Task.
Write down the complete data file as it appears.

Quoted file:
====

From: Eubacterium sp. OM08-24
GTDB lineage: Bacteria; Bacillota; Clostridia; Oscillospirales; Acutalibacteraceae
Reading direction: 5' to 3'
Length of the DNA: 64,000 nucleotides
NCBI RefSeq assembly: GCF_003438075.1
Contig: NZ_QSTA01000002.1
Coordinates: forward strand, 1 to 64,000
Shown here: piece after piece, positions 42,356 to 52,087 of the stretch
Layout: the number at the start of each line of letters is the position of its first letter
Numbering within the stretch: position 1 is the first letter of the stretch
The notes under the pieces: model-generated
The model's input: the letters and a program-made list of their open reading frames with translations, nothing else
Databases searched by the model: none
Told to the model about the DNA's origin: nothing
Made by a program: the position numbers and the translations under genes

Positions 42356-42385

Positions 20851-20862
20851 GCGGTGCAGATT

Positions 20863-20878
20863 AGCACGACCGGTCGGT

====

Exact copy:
From: Eubacterium sp. OM08-24
GTDB lineage: Bacteria; Bacillota; Clostridia; Oscillospirales; Acutalibacteraceae
Reading direction: 5' to 3'
Length of the DNA: 64,000 nucleotides
NCBI RefSeq assembly: GCF_003438075.1
Contig: NZ_QSTA01000002.1
Coordinates: forward strand, 1 to 64,000
Shown here: piece after piece, positions 42,356 to 52,087 of the stretch
Layout: the number at the start of each line of letters is the position of its first letter
Numbering within the stretch: position 1 is the first letter of the stretch
The notes under the pieces: model-generated
The model's input: the letters and a program-made list of their open reading frames with translations, nothing else
Databases searched by the model: none
Told to the model about the DNA's origin: nothing
Made by a program: the position numbers and the translations under genes

Positions 42356-42385

Positions 20851-20862
20851 GCGGTGCAGATT

Positions 20863-20878
20863 AGCACGACCGGTCGGT